Leave it to the lawyers. Just when the financial services industry was expecting to learn exactly what the new playing field created by the Department of Labor would look like, the rule came down on April 6, posing almost as many questions as it answered.

At first glance, the fiduciary rule appeared far less onerous than many anticipated. Labor Department Secretary Thomas Perez gave a green light to proprietary annuities. Some people questioned whether, at the very least, there should be more disclosure around proprietary products. But the labor secretary declared that in-house funds, annuities and other retirement vehicles have an “important place in today’s marketplace.”

Perez’s observation that no one can expect a Ford salesman to discuss the merits and demerits of a Chevy also raised eyebrows. Cars may be the biggest single purchase most Americans make, but it’s still somewhat different from a retiree’s life savings.

Still, there was quite a lot of evidence Perez and his staff listened to a broad cross-section of groups advocating on behalf of both consumers and financial services companies. He noted that advisors would not be required to put clients in the lowest cost product, but then he again used the car analogy—that a Yugo was the cheapest car but hardly the best.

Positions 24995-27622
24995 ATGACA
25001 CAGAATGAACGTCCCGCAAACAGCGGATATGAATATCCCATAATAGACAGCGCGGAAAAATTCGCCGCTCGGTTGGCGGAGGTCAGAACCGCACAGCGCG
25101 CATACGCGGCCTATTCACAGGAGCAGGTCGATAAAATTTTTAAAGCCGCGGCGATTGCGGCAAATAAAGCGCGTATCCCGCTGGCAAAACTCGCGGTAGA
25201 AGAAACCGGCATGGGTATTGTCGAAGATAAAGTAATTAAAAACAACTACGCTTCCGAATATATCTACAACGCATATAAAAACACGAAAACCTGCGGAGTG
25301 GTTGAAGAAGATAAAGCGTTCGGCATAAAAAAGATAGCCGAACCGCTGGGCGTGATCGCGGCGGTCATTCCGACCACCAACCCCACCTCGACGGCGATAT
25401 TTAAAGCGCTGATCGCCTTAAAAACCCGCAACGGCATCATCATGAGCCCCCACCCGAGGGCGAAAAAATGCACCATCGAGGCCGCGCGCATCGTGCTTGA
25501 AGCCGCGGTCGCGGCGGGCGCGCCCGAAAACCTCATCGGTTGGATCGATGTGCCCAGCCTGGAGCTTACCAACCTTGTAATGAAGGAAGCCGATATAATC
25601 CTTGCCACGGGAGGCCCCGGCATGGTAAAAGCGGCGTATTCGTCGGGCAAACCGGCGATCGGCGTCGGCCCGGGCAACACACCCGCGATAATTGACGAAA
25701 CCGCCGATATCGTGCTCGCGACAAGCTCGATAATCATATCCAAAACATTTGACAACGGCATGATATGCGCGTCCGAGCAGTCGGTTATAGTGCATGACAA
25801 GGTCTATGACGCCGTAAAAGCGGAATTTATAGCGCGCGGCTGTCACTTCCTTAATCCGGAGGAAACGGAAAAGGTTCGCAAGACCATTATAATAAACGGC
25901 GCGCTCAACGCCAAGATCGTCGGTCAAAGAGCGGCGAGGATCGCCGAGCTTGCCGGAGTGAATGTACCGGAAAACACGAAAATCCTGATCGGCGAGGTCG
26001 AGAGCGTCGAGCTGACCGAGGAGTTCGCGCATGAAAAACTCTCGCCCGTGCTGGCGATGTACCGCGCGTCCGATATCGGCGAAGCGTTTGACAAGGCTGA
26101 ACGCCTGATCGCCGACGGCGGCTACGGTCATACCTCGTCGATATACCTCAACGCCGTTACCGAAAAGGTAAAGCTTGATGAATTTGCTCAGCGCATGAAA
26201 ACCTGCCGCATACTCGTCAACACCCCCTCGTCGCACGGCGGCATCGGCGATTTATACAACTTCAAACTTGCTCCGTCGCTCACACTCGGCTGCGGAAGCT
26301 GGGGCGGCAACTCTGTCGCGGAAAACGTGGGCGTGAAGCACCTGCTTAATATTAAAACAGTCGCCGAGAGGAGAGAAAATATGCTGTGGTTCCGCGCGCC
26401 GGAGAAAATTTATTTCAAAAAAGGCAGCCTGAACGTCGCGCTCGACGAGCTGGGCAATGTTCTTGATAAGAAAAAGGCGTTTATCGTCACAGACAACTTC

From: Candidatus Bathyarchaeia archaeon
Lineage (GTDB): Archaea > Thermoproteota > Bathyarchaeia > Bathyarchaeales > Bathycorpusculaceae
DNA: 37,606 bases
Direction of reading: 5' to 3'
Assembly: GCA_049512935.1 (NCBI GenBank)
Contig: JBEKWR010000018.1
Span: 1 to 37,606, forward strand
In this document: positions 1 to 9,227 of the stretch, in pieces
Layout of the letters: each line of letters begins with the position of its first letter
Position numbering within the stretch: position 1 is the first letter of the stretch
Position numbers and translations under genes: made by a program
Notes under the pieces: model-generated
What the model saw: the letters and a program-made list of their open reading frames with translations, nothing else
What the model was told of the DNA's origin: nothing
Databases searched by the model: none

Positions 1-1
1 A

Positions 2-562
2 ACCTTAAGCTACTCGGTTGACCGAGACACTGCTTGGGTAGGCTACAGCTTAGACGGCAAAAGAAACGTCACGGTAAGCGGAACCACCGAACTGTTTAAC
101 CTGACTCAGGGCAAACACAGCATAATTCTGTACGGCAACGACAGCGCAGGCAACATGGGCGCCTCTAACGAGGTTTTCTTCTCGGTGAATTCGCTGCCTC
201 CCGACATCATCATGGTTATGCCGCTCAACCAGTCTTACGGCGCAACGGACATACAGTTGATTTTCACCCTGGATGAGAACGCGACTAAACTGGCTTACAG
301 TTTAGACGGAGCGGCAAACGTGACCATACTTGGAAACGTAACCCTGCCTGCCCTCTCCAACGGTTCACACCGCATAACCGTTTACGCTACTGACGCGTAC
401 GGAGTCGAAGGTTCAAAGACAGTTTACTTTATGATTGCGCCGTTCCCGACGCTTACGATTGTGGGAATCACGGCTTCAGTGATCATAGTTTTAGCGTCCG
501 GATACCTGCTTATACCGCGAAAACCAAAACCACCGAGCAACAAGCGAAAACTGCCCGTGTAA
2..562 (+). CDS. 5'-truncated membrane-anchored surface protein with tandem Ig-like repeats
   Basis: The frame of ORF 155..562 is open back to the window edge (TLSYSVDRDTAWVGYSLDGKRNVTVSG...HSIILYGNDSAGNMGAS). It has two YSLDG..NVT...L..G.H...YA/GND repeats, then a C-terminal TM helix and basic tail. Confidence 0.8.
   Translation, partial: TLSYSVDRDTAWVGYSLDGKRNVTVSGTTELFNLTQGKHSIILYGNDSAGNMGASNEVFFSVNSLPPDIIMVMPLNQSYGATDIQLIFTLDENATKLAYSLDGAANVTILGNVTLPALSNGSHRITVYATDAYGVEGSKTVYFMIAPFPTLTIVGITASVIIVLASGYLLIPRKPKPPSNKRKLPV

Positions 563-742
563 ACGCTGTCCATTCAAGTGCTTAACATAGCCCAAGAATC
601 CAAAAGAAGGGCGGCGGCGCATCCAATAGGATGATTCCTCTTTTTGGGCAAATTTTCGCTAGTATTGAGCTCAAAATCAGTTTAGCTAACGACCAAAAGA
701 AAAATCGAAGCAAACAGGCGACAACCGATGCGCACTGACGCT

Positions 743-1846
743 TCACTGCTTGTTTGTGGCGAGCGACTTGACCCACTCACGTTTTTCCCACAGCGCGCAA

Whatever side of the issue you are on, these remarks provide a glimpse of the world regulators are living in, particularly lawyers at the DOL. It’s now a lot easier to see why the SEC and Finra are upset that a bunch of novices have encroached upon their turf. But even regulators who questioned the DOL’s understanding of the investment world seemed to be warming to the not-so-final version. 

Furthermore, there are some uniformly positive things in the new rule—assuming they get implemented. At the top of the list is the increased access to financial advice for employees of small businesses. 

Most small businesses in America are really, really small; employ only a handful of people; and lack the resources to offer a retirement plan. They represent about 40 million Americans.

All said, the guess here is that it would take a lot longer for the fiduciary rule to be implemented than the 2018 target date envisioned by Secretary Perez. If you don’t believe that, just look at the Dodd-Frank law. Aspects of that are still being deciphered like the Egyptian hieroglyphics. Who thinks this will be any different?

Evan Simonoff

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